By Tarek Amara
TUNIS (Reuters) - Tunisia's ousted leader Zine al-Abidine Ben Ali said his trial in absentia, which starts on Monday, is an attempt by the country's new rulers to distract attention from their failure to restore stability.
Ben Ali fled to Saudi Arabia on January 14 after a popular uprising against his 23-year rule. Tunisia's revolution inspired uprisings in other parts of the Arab world, including a revolt in Egypt that forced out that country's long-standing leader.
Speaking through his lawyers, Ben Ali denied the charges against him and mounted a defense of his time in office, which many Tunisians say was marked by autocratic rule, corruption and abuses of human rights.
Since Ben Ali left, Tunisia's caretaker authorities have struggled to restore stability, with strikes and rioting a regular occurrence, while politicians have squabbled over how best to move the country toward democracy.
"He (Ben Ali) would like everyone to know this criminal prosecution is only a false and shameful image of victor's justice," said the statement released on Sunday by the Beirut-based law firm which is representing him.
"Is the purpose behind that (trial) to divert the attention of Tunisians from the turmoil that nobody can accuse him of or hold him responsible for?" the statement said.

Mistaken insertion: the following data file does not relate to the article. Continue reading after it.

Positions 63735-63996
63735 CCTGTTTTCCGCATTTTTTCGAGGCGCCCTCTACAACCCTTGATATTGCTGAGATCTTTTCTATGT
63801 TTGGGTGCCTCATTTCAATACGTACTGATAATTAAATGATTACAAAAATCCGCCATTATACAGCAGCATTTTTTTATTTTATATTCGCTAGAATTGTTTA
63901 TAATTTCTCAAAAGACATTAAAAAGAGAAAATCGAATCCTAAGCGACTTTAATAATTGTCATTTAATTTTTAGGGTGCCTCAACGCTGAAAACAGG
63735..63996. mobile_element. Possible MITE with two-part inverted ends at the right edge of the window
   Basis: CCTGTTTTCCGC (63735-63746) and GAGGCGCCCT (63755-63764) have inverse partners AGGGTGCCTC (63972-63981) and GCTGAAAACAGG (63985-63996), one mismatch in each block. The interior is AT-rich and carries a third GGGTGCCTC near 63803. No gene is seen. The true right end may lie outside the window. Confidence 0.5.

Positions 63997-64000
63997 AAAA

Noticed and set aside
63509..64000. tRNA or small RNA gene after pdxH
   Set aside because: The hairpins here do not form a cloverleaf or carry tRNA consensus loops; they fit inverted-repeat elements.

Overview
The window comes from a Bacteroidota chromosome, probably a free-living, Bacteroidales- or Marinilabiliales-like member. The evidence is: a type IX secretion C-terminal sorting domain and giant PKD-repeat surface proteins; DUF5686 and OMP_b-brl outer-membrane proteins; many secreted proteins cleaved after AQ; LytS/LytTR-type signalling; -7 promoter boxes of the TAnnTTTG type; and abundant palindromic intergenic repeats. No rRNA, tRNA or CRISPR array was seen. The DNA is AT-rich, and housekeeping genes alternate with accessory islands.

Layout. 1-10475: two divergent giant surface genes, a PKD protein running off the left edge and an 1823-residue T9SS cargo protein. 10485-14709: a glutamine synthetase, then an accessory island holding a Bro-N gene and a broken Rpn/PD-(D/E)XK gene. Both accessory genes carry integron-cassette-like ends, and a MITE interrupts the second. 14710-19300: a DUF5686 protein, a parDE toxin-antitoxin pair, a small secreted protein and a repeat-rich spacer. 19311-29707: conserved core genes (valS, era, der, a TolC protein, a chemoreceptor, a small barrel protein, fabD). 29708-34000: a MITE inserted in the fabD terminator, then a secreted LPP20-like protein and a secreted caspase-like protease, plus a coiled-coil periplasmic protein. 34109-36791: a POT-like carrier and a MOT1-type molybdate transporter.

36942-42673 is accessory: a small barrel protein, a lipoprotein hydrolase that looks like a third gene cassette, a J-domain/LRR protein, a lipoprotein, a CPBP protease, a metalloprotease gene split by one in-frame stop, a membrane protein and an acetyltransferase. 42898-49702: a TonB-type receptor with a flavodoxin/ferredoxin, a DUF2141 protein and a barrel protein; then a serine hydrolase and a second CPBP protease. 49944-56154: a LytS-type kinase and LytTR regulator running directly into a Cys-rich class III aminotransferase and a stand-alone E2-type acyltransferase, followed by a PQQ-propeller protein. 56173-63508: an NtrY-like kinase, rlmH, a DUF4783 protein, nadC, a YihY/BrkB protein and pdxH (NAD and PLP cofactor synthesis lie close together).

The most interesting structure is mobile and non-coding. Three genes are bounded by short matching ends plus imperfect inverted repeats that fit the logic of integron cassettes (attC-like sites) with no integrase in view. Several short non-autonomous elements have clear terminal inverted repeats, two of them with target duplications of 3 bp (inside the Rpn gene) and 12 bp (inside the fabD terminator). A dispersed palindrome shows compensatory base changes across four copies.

"He knows that every new political authority wants to blame its predecessor and hold it responsible for difficulties it fails to resolve."
Ben Ali, 74, has stayed out of sight since he was ousted, and has to date not given a detailed account of the sequence of events that led to his leaving the country.
His lawyers said he would soon make an announcement about the circumstances of his departure.
"What interests him now is to stress that he did not flee at all. He wanted to avoid a bloody confrontation among the Tunisian people who are always in his thoughts and heart," the statement said.
Ben Ali appealed to Tunisians not to forget what he said were the achievements of his time in office.
"The state, under his supervision, managed in three decades to improve the living standards of the Tunisian people, and made Tunisia a modern country ... despite the fact that the country is still in need of further development."
"He hopes from his heart that Tunisia escapes chaos and darkness and continues on its path toward modernity," the statement said.
Tunisian authorities have been preparing several legal cases against Ben Ali, including conspiring against the state, voluntary manslaughter and drug trafficking.
Saudi authorities have not responded to a request by Tunis to extradite Ben Ali and his wife Leila Trabelsi.
Former Egyptian President Hosni Mubarak, who was ousted shortly after Ben Ali, is due to stand trial in Egypt for the killing of protesters and could face the death penalty.
(Additional reporting by Hamid Ould Ahmed in Algiers and Laila Bassam in Beirut; Writing by Christian Lowe; Editing by Jan Harvey)